From half a million fall COVID-19 tests, .14 percent were positive—officials pleased but say strict adherence to protocols must continue for spring
Boston University publishes its COVID-19 testing data on a public-facing dashboard. Gloria Waters, BU vice president and associate provost for research, and Judy Platt, director of BU Student Health Services, provide a weekly update on the overall health of the BU community. This is their final report for the fall 2020 semester.
Boston University is preparing to close out its fall semester, but not everyone will be leaving campus just yet, as 82 students currently remain in isolation housing with coronavirus infections.
Overall, between December 9 and 15, 61 students, as well as 25 faculty and staff, tested positive for the virus.
Many students who are in isolation or quarantine housing as a result of COVID-19 infections, or after exposure to a close contact who tested positive, will remain on campus until BU Healthway has cleared them to leave. Isolation and quarantine housing, as well as the dining and residential services that serve those units, will be running as usual.
Yet despite the lingering cases—many linked to the spike in COVID-19 cases that Boston, the state, and the country saw as a result of the Thanksgiving holiday—out of more than half a million COVID-19 tests that BU administered this semester, only 701, or .14 percent, came back positive. Campuses didn’t experience any uncontrolled outbreaks, no cases of transmission have been linked to classrooms, and no one from BU’s community needed to be hospitalized with severe illness.
“Next semester is going to be a replica of this semester,” Gloria Waters says. “It was successful and so we’re going to do it all again.” Students returning to campus in January or arriving for the first time this academic year will go through a staggered move-in, stay-in-place advisory, and entry testing process like what was done in August. “There is the expectation that we will have more students on campus this spring,” she adds.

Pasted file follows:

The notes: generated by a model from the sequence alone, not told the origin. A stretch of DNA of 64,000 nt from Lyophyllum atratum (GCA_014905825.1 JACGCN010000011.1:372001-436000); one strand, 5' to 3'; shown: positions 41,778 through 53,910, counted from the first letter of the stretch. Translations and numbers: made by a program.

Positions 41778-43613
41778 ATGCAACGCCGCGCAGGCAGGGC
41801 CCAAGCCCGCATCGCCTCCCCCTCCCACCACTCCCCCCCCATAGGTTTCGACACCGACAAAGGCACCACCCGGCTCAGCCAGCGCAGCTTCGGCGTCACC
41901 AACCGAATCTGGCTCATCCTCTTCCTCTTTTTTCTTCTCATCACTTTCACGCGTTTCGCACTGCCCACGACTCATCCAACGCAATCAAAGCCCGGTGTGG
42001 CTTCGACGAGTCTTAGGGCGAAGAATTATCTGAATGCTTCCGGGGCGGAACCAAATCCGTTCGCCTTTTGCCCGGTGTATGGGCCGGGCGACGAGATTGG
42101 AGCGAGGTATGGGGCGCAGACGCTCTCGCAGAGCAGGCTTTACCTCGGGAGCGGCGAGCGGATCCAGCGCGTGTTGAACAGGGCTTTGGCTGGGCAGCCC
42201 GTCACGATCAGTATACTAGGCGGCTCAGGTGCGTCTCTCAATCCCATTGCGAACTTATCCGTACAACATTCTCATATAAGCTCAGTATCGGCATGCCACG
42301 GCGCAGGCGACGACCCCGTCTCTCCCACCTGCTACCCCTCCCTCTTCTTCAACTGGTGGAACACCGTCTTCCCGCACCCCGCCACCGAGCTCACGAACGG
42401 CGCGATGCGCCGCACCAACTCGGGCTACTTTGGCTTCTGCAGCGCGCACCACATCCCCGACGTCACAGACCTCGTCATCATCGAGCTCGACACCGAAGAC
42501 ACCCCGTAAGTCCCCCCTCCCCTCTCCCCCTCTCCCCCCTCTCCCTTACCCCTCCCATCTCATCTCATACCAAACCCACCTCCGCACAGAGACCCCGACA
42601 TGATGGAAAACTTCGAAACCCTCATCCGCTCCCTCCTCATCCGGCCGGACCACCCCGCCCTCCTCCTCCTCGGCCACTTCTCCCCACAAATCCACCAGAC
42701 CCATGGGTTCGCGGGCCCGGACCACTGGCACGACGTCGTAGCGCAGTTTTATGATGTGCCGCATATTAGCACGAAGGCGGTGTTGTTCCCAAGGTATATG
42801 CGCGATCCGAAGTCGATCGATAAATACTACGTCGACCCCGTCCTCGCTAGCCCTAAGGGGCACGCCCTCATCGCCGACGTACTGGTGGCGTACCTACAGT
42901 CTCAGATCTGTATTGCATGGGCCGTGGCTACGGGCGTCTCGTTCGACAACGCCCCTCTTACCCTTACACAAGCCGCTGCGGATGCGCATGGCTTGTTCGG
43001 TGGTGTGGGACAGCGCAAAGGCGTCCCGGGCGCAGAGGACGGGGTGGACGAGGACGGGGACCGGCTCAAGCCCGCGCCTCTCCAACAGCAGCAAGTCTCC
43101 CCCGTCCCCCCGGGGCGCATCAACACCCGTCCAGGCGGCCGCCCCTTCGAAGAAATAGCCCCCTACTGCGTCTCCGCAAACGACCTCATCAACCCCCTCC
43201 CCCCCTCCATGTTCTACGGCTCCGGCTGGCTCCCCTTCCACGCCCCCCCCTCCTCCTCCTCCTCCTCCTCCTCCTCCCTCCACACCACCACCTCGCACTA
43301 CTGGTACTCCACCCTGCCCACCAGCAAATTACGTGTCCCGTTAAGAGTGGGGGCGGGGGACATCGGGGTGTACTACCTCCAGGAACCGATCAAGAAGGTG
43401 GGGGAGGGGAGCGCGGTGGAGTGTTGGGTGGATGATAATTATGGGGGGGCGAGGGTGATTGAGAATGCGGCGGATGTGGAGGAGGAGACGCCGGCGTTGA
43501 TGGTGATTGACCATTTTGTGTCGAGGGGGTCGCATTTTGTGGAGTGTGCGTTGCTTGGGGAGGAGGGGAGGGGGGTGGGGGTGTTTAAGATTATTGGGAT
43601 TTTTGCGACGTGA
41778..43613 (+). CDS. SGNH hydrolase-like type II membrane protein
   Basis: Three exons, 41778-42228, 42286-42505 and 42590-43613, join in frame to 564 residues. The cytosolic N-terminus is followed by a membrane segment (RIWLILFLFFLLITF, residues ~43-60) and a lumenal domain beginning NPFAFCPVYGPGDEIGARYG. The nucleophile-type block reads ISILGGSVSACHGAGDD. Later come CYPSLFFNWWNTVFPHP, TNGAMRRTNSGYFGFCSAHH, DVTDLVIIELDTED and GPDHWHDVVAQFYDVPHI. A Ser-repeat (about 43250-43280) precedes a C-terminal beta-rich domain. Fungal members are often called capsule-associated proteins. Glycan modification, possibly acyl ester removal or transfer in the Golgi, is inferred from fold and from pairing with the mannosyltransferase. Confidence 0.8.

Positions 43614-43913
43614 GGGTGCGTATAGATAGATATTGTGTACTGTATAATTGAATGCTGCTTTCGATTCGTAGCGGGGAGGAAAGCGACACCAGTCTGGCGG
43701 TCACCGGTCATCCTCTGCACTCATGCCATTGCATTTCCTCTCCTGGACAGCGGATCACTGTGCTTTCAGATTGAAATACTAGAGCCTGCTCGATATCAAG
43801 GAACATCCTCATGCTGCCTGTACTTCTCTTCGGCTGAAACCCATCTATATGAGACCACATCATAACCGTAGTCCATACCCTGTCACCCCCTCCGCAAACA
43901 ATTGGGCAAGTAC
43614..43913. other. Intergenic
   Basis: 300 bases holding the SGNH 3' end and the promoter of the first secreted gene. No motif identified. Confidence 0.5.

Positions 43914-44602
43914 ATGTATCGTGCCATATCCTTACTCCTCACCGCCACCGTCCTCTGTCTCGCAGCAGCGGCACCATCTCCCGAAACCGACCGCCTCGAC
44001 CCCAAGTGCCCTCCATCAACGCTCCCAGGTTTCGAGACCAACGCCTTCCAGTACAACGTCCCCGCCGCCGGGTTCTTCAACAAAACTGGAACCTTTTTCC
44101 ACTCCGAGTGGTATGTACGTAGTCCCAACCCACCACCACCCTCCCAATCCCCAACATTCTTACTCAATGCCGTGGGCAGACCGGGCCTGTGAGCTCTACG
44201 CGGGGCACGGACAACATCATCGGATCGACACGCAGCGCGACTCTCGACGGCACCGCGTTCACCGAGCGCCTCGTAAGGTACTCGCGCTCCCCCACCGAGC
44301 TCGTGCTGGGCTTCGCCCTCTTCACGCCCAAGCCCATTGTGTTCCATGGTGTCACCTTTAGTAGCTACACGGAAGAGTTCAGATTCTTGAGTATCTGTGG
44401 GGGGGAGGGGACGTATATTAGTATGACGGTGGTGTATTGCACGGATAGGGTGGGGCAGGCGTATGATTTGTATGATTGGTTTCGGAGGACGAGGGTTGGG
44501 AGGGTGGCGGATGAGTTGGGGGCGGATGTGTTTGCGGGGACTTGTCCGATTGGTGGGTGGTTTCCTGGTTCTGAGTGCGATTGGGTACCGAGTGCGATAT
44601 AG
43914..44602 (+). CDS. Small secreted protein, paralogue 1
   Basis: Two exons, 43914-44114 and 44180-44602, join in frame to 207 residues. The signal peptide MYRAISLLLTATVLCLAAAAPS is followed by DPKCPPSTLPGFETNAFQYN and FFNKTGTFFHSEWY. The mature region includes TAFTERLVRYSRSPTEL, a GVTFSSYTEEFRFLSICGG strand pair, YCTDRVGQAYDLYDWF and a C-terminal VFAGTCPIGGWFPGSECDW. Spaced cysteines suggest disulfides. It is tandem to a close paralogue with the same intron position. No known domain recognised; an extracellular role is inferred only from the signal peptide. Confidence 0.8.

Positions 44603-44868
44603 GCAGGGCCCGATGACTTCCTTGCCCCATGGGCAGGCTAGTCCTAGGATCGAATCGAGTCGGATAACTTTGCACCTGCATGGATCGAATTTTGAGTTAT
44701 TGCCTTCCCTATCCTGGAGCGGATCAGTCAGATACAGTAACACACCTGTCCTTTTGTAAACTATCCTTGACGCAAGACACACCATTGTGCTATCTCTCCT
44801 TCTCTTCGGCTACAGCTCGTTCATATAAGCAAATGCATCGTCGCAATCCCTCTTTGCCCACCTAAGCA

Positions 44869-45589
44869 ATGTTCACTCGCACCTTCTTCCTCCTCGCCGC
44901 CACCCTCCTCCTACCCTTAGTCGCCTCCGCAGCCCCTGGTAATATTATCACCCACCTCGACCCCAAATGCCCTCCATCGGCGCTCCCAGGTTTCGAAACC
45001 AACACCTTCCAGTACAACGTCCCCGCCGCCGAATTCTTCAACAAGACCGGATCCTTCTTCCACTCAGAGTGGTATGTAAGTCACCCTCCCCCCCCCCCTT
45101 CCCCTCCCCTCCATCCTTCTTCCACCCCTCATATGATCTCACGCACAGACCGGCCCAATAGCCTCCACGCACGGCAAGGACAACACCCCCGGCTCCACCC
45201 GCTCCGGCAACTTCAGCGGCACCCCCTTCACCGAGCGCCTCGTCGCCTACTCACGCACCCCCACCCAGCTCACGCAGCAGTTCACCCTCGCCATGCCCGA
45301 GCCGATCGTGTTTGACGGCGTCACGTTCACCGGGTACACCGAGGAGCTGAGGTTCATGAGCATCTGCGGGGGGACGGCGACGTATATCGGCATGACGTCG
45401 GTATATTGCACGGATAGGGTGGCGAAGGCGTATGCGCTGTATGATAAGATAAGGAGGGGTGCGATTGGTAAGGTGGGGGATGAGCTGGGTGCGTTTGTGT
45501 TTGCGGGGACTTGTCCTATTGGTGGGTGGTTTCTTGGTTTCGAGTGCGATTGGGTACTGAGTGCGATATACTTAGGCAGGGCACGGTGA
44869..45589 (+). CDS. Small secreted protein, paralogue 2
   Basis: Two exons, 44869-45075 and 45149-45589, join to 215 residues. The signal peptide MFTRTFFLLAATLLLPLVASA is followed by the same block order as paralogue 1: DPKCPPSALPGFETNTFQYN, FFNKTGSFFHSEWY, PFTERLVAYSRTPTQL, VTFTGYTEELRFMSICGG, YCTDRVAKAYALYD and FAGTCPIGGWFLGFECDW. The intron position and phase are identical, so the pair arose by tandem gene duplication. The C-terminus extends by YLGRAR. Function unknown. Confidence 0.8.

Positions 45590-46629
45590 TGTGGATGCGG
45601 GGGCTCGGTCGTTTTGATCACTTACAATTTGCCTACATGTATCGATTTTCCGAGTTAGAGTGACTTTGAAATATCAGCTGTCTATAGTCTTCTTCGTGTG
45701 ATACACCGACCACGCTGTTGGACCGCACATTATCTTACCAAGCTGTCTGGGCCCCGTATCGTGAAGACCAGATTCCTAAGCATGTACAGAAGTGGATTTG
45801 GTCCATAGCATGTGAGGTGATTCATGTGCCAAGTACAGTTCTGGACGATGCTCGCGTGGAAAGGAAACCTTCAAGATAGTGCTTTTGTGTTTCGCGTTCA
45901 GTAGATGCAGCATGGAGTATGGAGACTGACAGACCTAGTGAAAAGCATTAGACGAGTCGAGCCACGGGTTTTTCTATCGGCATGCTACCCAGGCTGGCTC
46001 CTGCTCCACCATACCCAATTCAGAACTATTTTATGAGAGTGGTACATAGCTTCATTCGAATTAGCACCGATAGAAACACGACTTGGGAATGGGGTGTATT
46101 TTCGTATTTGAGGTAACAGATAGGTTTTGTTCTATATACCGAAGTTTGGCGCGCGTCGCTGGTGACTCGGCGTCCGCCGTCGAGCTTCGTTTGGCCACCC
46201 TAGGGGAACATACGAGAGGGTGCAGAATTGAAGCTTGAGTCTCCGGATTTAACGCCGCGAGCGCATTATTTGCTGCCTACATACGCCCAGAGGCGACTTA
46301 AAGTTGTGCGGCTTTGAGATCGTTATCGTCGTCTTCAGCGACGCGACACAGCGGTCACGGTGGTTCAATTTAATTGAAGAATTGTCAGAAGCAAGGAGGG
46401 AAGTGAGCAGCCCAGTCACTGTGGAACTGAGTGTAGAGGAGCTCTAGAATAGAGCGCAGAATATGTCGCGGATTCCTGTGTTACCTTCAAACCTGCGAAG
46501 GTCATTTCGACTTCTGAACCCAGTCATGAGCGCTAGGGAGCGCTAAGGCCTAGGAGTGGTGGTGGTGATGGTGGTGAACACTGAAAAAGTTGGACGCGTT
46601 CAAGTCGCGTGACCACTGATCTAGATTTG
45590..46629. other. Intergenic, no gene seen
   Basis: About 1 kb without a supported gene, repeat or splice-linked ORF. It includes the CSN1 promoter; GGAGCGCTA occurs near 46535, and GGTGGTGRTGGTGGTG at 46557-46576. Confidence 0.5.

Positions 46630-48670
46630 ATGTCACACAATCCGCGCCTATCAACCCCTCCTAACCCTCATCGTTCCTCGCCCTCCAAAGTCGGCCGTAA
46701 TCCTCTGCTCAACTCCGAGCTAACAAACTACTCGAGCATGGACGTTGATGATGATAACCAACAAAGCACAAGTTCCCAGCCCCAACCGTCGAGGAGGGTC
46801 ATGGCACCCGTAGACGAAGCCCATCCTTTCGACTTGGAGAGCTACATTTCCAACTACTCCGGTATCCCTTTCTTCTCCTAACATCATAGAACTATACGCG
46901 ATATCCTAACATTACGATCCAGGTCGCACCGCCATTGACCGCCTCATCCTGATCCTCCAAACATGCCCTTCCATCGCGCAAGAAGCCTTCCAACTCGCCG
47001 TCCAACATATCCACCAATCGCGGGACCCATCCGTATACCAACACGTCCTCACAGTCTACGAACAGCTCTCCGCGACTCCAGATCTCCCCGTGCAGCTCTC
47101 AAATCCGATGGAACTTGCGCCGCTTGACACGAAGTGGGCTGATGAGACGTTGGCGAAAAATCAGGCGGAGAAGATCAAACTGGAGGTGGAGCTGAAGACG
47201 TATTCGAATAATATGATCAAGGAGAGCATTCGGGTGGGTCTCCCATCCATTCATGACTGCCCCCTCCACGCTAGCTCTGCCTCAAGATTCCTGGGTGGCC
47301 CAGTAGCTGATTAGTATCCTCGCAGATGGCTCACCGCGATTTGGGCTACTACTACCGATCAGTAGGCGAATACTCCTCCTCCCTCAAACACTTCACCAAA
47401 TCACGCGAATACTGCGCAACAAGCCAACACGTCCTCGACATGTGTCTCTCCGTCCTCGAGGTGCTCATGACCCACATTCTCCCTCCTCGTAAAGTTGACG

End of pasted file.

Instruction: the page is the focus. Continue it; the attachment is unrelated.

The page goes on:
Waters says that overall, she and other BU leaders are “really pleased” with how BU’s coronavirus surveillance program worked this fall. “We’ve been able to administer all the coronavirus tests we needed to, we’ve had great test result turnaround time, and we’ve had effective contact tracing. It’s really helped us keep the BU community safe,” she says.
It’s also revealed some striking data. “We’ve learned a lot—looking at the rhythm of the academic semester, it’s striking how you can see a spike after Indigenous Peoples’ Day weekend, Halloween weekend, and the Thanksgiving holiday,” Waters says. Based on when people will be traveling or gathering, the University can predict when cases will go up, she says: “It shows that we do need to be extra careful around holidays and gatherings.”
“One obvious lesson from this semester is that surveillance testing is really critical because of the sheer number of asymptomatic infections,” Judy Platt says. Throughout the semester, about 40 percent of positive COVID-19 tests were asymptomatic cases. “We also saw that when there were stricter public health protocols—physical distancing in classrooms, no visitors allowed into dormitories—that helped curb the spread of COVID-19 in those areas.” And, she says, when people stay in their bubble, limit travel, and don’t mix with other households, infections tend to stay lower.
Platt says the semester’s pandemic-related measures of distancing and isolation have been extremely tough, however, on students, faculty, and staff. “Morale is at a tough place,” she says. “For the many staff who didn’t take a break over the summer, especially those working around the clock on the Back2BU health and safety initiatives, those people are fatigued.”
Over intersession and into next semester, despite the cold weather, Platt is urging everyone—students, faculty, and staff—to find time to connect with others, do things they enjoy, and get outside. “Put your jacket on, get fresh air, promote positive head space. And take a break—take some space for yourself this holiday season if you can,” she says.
In the meantime, Waters and Platt are turning their attention to a Vaccine Preparedness Group convened by BU President Robert A. Brown, which they will chair. The working group is tasked with figuring out how BU will receive, store, and administer vaccines, as well as how the coming COVID-19 immunizations, expected to be available more widely as early as April, will dovetail into BU’s coronavirus surveillance and mitigation programs.
Gloria Waters has spearheaded teams of BU scientists in their development and deployment of a campus-wide COVID-19 testing program and mathematical modeling of community behavior. Judy Platt, chair of BU’s Medical Advisory Group, oversees clinical management and isolation of students and employees who test positive for coronavirus, and helps manage BU’s contact tracing efforts. They are co-chairs of BU’s Vaccine Preparedness Group, which is overseeing the distribution of COVID-19 vaccines allocated to BU by the Massachusetts Department of Public Health.